My Heart. Their Heart.
Symmetrical or near symmetrical balance:
My intent with this heart was to create a picture with a heart in it. This photograph is the art, not a picture of the art work. Of course it isn’t about my (lack of) skills with a camera. It’s about setting a scene. Composition, then? My dogs aren’t in the way of the picture—they are the picture. They are as crucial to the picture as the heart is. With this in mind, I tried to have them sit opposite each other to offer balance to the picture. Alas, all I could manage was an around-the-neighborhood-of-symmetrical shot. I am not bold enough to call it near symmetrical. Maybe near, near symmetrical.
I entitled this picture My Heart. Their Heart. because these two kids are my heart—they are everything to me. Their heart? Food. Food is everything to them. Playing is a close second. When play can involve food, they’re in heaven. The two large orange balls are hollow (you can see their hole in the pic). This is so I can fill them with Cheerios, and the girls can roll them around the floor and pick up the dropping cereal. Is it just because I know them, or can you sense their intense focus on those Cheerios, regardless of not seeing their faces? I assure you, they are focused—intensely. When I refuse to refill the orange balls for the umpteenth time, they’ll compromise with a tennis ball.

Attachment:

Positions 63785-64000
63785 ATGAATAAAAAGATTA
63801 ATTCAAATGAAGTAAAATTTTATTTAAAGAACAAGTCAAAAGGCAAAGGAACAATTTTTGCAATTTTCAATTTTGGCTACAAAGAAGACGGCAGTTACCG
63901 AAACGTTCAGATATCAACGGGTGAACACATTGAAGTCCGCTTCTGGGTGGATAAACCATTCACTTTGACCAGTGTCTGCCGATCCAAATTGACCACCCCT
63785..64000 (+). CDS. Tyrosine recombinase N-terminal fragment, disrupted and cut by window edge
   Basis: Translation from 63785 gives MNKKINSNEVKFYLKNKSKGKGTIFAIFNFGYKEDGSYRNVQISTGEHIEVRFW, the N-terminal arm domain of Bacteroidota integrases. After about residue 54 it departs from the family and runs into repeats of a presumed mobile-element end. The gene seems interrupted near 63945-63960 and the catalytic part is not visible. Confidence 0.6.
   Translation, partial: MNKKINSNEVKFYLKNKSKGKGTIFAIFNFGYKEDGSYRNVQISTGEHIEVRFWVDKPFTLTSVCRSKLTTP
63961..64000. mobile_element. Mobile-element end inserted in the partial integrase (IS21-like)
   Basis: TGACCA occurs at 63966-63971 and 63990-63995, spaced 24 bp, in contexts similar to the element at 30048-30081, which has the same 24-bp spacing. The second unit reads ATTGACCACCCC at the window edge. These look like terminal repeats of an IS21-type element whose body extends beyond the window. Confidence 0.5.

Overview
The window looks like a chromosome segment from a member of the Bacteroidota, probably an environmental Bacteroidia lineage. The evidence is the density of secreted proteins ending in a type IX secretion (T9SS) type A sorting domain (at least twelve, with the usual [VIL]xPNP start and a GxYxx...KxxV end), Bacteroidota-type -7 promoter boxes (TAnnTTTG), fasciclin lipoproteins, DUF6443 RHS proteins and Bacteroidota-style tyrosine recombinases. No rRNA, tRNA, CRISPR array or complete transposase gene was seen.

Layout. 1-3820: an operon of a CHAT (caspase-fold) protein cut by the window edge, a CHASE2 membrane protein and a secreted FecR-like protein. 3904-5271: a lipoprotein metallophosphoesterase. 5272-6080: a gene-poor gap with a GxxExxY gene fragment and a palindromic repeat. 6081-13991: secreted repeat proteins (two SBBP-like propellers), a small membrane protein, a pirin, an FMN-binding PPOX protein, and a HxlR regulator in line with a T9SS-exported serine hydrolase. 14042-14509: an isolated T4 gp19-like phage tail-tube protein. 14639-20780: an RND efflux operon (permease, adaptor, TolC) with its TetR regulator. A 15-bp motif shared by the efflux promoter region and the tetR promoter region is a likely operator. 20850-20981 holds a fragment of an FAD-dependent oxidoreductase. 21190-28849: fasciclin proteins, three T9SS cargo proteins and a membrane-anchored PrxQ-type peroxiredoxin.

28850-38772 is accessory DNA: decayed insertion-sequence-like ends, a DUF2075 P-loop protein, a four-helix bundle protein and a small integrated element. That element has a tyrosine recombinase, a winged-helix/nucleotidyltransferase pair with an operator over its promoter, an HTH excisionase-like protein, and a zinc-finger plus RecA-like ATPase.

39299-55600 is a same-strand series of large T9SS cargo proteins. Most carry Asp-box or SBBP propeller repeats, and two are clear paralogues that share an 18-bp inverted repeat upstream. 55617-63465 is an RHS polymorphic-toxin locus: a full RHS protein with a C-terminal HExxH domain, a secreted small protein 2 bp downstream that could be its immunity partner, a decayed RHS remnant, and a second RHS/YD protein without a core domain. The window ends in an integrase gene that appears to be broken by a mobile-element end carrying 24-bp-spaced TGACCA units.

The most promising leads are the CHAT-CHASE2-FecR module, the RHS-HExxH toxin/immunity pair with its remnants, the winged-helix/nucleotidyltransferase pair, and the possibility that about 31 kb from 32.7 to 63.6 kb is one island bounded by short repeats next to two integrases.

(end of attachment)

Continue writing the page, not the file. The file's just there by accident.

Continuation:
Specific color relationship- name it (monochromatic, secondary triad etc):
This is a monochromatic picture: Sidney is ginger, just like the floor. The two treat balls are another orange. The tennis balls are more yellow than green. Maggie and the Cheerios are neutral.
Can yellow and orange be said to be monochromatic? Maybe not, since orange is a secondary color, spawning from red and yellow. In that case, this is a warm composition.
If one is concerned that the tennis balls, in fact, look too green to dismiss, then the composition is warm with cool accents.
Variety of media (4 or more different things):
Interesting background that relates to the theme:
It just occurred to me that background may mean the “story” behind the work and not the physical background. For the story, see “symmetry” and “specific theme” entry.
No fine motor skills were needed in this work—only patience from all parties involved (no humans were injured during the production of this shoot).
No, it is not a complicated design, but I wouldn’t quite say it’s a boring one despite its simplicity. Simple—sure. And yet, there’s plenty of variety. I think it’s a baby-bear-fit for the eyes: not too much for the eyes to unpack; not so little that a glance is all that’s required; it’s just right.
Balls, Cheerios, drooling mouths.
It could be said there is rhythm in the tennis balls. Otherwise, I don’t know—I’d say it’s pretty static, no? The girls were rendered motionless in what I can only imagine was a mix of awe at seeing so many Cheerios and terror that if they took their eyes off them the spell would be broken and the pile of treats would vanish. The rhythm, then, is in the tennis balls or there’s none at all, I think.
Focal point or emphasis:
The implied lines of the girls noses lead the eyes to the heart. The bright orange balls definitely draw attention; their bright pop of color and interruption of the tennis ball pattern is the emphasis.